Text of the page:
"Biological Large Scale Integration"
Dept of Bioengineering and (by courtesy) Applied Physics, Stanford University and Howard Hughes Medical Institute
The integrated circuit revolution changed our lives by automating computational tasks on a grand scale. My group has been asking whether a similar revolution could be enabled by automating biological tasks. To that end, we have developed a method of fabricating very small plumbing devices – chips with small channels and valves that manipulate ﬂuids containing biological molecules and cells, instead of the more familiar chips with wires and transistors that manipulate electrons. Using this technology, we have fabricated chips that have thousands of valves in an area of one square inch. We are using these chips in applications ranging from bioreactors to structural genomics to systems biology. However, there is also a substantial amount of basic physics to explore with these systems – the properties of ﬂuids change dramatically as the working volume is scaled from milliliters to nanoliters!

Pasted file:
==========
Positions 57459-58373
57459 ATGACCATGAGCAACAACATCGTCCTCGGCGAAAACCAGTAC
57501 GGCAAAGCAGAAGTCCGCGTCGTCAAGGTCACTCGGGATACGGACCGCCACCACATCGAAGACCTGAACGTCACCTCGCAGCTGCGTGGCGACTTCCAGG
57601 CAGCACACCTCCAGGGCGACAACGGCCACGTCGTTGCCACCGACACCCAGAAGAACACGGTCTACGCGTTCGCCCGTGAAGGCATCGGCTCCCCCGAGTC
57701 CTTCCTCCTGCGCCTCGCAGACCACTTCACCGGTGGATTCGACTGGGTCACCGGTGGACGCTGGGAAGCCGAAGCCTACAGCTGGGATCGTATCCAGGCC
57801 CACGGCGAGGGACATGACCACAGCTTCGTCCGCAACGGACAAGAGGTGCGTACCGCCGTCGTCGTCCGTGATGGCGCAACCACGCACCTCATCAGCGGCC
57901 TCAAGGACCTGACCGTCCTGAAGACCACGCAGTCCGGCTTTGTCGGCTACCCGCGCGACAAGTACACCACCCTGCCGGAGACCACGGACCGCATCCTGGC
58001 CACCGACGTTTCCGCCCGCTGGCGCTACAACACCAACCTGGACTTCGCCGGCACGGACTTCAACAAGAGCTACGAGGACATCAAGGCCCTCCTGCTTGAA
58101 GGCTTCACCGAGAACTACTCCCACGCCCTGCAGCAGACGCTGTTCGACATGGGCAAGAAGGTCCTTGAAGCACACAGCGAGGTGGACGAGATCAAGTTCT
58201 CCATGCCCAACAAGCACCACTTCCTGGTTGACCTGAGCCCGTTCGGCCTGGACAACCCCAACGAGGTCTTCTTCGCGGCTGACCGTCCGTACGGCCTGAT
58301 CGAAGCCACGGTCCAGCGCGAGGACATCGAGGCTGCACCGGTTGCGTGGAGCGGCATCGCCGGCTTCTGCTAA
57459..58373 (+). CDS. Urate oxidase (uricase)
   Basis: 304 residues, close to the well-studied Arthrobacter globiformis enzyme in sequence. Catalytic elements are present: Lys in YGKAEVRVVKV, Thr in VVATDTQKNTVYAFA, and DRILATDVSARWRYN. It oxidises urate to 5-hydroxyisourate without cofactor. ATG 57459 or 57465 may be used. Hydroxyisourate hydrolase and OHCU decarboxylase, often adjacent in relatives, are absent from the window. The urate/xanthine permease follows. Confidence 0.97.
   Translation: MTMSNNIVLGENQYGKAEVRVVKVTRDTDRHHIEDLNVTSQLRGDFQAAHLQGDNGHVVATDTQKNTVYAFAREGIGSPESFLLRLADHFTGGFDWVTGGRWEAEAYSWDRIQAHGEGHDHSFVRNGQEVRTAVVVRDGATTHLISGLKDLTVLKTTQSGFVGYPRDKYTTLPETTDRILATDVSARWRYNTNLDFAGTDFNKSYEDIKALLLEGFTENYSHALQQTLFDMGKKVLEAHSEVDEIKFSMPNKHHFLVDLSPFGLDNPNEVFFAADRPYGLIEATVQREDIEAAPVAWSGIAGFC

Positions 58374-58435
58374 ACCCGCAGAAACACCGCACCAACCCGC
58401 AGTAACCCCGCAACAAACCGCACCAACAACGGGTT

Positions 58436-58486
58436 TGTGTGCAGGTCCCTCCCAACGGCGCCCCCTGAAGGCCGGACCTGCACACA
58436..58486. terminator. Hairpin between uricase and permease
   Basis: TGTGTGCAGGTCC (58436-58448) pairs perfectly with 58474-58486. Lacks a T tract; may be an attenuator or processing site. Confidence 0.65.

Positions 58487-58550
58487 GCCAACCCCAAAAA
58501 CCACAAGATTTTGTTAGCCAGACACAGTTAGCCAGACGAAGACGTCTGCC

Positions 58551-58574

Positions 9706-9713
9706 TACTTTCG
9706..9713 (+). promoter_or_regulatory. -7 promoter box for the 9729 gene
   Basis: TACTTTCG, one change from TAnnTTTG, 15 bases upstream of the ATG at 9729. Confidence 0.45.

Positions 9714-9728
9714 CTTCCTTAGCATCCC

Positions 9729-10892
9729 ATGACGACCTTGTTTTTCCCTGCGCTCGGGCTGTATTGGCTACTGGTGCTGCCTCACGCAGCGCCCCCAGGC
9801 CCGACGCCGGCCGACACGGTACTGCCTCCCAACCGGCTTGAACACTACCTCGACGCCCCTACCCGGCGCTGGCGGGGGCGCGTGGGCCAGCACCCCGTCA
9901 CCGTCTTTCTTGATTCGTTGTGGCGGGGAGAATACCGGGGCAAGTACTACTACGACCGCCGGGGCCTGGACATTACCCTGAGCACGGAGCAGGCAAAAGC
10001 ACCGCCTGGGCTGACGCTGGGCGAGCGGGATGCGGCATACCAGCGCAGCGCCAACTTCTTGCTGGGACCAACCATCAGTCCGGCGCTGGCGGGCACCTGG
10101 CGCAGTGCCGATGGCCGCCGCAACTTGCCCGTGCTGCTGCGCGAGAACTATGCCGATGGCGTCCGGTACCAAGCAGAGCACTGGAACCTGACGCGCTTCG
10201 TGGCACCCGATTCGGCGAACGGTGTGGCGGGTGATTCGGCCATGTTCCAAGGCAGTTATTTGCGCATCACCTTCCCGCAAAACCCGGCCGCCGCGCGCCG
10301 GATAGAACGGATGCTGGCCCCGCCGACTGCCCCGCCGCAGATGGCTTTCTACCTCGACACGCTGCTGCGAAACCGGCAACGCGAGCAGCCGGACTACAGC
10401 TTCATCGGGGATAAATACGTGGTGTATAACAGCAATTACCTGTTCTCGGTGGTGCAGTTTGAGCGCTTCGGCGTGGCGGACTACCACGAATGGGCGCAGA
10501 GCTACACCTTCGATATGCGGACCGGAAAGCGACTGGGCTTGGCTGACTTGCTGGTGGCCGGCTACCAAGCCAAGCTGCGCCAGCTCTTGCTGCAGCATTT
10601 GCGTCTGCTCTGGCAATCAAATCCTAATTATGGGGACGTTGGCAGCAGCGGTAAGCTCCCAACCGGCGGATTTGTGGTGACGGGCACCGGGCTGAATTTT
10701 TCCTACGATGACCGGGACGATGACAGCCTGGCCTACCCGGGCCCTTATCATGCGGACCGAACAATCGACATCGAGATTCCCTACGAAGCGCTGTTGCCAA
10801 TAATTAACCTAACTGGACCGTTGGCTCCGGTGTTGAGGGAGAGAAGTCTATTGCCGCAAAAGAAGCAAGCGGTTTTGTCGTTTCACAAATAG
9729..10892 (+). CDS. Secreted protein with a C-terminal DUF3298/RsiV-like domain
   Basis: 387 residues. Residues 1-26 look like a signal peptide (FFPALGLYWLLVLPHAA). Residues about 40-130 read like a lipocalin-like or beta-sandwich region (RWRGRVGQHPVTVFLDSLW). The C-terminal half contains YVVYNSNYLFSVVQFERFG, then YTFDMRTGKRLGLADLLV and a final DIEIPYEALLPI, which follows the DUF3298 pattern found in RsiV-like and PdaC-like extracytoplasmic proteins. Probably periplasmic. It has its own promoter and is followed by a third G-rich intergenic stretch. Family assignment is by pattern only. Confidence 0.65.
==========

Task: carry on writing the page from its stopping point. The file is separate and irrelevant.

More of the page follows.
P4: 12:00-12:30, October 9 Main Hall
"Evolvability and hierarchy in rewired bacterial gene networks"
Mark Isalan*1, Caroline Lemerle2, Konstantinos Michalodimitrakis2, Barbara Di Ventura2, Pedro Beltrao2, Carsten Horn2 and Emanuele Raineri2
1. EMBL-CRG Systems Biology Programme, Centre for Genomic Regulation, Spain, 2. EMBL, Germany
Bacterial gene networks are highly plastic, allowing radical reconnections at the summit of the gene network hierarchy, fuelling evolvability.Sequencing of genetic material from several organisms has revealed that duplication and drift of existing genes has primarily molded the contents of a given genome. Though the effect of knocking out or over-expressing a particular gene has been studied in many organisms, no study has systematically explored the effect of adding new links in a biological network. To explore network plasticity, we constructed 598 recombinations of promoters (including regulatory regions) with different transcription or s-factors in Escherichia coli, over the genetic background of the wild-type. We found that ~95% of reconnected networks are tolerated by the bacterial cell and very few give different growth proﬁles. Expression levels correlate with the position of the factor in the wild-type network hierarchy. Most importantly, we ﬁnd that certain combinations consistently survive over the wild-type under various selection pressures. This suggests that new links in the network could readily confer a ﬁtness advantage to individuals in a population and hence may fuel evolution.
Stephen G. Oliver
Faculty of Life Sciences, The University of Manchester, U.K.